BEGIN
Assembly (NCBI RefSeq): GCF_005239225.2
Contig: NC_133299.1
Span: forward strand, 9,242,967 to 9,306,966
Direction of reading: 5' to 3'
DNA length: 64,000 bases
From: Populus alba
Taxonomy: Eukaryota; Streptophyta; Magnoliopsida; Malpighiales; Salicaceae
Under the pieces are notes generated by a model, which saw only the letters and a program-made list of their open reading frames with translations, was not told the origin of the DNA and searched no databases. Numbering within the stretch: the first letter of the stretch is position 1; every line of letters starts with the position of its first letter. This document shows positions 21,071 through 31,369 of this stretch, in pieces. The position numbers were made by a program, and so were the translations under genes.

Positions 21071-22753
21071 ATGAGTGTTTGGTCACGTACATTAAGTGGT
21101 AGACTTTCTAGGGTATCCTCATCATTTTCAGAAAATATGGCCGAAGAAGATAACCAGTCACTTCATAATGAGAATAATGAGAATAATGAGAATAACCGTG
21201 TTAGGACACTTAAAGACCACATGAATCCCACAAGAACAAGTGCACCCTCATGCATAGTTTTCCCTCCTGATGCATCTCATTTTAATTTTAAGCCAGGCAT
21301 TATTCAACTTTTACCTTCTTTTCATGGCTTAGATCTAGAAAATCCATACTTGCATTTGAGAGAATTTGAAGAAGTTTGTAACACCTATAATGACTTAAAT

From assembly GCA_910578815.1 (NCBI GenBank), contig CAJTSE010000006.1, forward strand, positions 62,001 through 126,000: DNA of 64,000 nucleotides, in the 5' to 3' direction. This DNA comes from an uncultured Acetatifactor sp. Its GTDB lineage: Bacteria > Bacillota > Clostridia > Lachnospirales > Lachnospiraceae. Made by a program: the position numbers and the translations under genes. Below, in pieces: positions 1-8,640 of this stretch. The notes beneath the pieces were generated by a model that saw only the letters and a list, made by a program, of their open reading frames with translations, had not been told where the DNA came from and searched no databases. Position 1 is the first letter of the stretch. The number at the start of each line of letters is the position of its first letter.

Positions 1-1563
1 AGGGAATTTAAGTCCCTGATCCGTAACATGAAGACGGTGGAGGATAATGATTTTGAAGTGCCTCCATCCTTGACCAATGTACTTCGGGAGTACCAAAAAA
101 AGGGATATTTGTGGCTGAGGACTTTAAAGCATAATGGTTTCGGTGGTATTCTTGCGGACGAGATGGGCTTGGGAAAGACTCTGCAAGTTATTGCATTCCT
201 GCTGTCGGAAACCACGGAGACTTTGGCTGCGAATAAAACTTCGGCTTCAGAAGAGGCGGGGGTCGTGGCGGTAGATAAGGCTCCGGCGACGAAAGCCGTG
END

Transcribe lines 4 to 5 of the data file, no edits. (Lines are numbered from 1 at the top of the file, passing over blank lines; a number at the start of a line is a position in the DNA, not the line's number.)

Direction of reading: 5' to 3'
DNA length: 64,000 bases